Intuition on Demand: A Step-by-step Guide to Powerful Intuition you can Trust by Lisa K (2017)

, 8 Feb 2018

This is a good book about what intuition is, how it works, how it gathers information and how to use it in a methodical way to get answers from your queries, no matter how trivial or life-changing those might be. The author has a background in science, so she debunks the myth that intuition and psychic abilities are something extraordinary or some sort of gift some people have and others don't. Everybody is intuitive, everybody is a psychic, everybody can use intuition, and intuition speaks to us all the time on demand.

Lisa K. provides us with some clear examples of how intuition talks to us, how to distinguish true intuitive messages from ego-driven faux-intuitive messages, how to ask our intuition, the sort of questions to ask, the type of language that intuition speaks, some techniques to get intuitive replies to your questions, how to interpret your messages,and which activities help us to develop our intuitive abilities.

The book is great as a first approach to intuition, especially if you have never read anything about the subject. If that is your case, I would certainly recommend starting with this work, as it is well structured, easily written, and has a summary of the main points discussed at the end of each chapter, something I always find very useful. I found the chapter on meditation really great, right to the point, practical and, again, without any woo-woo halo: what is meditation? how do we do it? What happens when we meditate, and what we experience. I also loved the chapter that explains how the chakras and energy system work from a physiological scientific point of view, and why intuition can be felt in certain parts of the body.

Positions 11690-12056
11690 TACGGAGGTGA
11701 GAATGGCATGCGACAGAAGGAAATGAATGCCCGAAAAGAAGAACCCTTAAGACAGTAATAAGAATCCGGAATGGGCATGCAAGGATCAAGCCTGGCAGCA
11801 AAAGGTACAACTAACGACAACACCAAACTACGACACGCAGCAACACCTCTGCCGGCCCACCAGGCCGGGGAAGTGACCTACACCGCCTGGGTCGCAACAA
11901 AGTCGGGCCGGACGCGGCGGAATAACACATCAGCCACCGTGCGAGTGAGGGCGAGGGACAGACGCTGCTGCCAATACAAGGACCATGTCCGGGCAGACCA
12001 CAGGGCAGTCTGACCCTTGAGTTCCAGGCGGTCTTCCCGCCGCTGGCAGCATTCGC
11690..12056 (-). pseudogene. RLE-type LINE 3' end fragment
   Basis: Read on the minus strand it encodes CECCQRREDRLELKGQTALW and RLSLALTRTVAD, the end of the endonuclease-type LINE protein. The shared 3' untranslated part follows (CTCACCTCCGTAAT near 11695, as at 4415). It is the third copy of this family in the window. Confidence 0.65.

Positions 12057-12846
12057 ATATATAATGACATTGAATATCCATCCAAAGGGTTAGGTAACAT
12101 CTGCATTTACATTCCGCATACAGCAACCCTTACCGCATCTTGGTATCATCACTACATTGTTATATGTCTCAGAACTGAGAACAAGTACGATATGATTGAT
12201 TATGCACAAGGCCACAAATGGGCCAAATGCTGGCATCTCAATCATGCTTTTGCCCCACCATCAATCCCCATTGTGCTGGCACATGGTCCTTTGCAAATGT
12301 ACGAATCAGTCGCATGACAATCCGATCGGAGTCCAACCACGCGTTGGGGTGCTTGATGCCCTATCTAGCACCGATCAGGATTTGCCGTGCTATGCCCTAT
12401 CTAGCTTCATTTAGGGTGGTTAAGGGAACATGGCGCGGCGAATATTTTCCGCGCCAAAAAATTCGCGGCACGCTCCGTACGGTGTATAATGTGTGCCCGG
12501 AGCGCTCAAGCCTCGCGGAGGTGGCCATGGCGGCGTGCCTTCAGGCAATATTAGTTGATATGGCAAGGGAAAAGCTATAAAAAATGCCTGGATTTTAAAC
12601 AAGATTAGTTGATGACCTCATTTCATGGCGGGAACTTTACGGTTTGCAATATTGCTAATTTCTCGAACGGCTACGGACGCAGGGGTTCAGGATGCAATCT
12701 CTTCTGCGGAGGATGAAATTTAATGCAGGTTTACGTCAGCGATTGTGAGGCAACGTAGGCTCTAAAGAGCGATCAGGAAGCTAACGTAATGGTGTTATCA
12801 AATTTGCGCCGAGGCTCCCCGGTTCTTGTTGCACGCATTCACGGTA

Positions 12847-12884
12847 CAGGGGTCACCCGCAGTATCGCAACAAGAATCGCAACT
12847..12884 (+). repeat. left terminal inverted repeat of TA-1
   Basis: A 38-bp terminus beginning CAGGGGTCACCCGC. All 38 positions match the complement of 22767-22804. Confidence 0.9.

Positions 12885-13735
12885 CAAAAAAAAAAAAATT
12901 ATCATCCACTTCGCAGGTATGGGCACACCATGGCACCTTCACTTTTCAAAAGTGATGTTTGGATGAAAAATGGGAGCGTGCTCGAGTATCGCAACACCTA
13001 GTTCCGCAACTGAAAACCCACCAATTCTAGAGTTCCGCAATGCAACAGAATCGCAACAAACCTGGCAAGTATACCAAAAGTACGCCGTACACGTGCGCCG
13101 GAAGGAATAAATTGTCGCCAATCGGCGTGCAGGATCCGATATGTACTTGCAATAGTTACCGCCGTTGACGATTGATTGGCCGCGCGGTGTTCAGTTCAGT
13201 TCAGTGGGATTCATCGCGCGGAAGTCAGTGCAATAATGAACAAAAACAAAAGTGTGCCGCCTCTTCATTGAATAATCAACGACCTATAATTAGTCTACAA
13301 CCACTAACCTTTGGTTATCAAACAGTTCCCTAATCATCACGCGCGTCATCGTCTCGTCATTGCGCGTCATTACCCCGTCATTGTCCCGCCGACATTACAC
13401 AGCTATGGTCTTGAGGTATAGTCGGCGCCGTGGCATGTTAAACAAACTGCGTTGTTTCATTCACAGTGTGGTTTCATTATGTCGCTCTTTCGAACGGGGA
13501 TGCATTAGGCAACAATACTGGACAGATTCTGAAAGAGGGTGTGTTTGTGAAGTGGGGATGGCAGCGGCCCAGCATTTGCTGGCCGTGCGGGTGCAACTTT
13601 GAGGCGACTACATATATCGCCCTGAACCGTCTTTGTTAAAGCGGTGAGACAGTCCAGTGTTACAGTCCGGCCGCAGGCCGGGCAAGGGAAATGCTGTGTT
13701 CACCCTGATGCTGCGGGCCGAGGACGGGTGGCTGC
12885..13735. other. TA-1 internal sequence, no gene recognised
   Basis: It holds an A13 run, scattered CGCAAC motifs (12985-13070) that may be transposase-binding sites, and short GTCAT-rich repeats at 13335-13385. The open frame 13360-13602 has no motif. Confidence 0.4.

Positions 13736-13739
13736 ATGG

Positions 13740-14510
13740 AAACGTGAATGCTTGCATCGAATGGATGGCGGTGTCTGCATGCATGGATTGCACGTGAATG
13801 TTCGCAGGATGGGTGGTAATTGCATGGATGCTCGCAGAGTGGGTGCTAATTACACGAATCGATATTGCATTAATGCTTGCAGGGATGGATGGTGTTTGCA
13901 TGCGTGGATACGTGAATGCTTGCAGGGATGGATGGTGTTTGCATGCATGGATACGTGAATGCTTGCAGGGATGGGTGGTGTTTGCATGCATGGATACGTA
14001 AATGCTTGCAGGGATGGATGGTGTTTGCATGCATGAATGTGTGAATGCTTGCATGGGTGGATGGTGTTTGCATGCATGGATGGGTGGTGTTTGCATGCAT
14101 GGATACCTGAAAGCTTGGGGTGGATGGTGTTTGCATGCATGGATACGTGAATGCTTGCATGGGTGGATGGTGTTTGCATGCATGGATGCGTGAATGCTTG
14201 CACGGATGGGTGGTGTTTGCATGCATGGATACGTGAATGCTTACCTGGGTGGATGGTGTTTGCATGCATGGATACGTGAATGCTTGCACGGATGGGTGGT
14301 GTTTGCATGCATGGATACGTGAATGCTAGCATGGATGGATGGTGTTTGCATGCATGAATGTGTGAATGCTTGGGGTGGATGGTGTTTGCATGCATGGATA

The main downside of the book is that it is extremely repetitive and wordy; the same statements are repeated over and over, ad nauseam, within a chapter and throughout the book, something that can put some people off. I always blame the editors for not doing their job when this happens, as the book would be useful and enjoyable the same with half the pages it has now, and it would be more polished and read better. If you have read some books on intuition, this is still useful, I learned many tips and things I didn't know! However, the book might be a bit basic and lacking the depth and variety that other books have.

Personally, I found Laura Hay's Practical Intuition, Practical Intuition in Love, and Rule the World from your Couch as healthy and matter of fact, but also more challenging. If you want a book with a similar writing style and enthusiasm but with more exercises and techniques, I recommend the classic by Marcia Emery's PowerHunch. In fact Lisa K, and all of these books fit together perfectly to me, I would start with Lisa K's follow with Emery's and continue with anything by Hay.  

Overall a very practical and enjoyable reading. 

Jung. A very Short Introduction by Anthony Stevens (2001)

Jungian writers are usually complex beings with complex language, a high level of education, abstraction and symbolic understanding. Probably that is why the attract like-minded people, but not everybody wanting to learn a bit about Jung is prepared for the complexity and depth of Jungian everyday talk. So, if you know nothing about Jungian Psychology and want to start from the foundations without having to go through bothersome highly complex language, this is your book.

This basic introduction has everything you need to know about Jung, the man, how his life and personality shaped his contribution to Psychology and Science in general, the basic concepts and themes of Jung's approach to the human psyche, mental illness, psychoanalytical practice, his troublesome relationship with Freud and his supposed pro-Nazism. The chapter on Dreams is perhaps the weakest part, mostly because Jung's dreams chosen  seem a bit too complex and symbolic for a book that tries to be approachable and addresses the general public.

The language used is concise, approachable with the bare minimum technicalities, yet, with enough depth to make you understand the basics on which to build your knowledge about Jung and Jungian Psychology.

This is a good Kindle edition with good-quality photos, but the final index is not linked, unfortunately.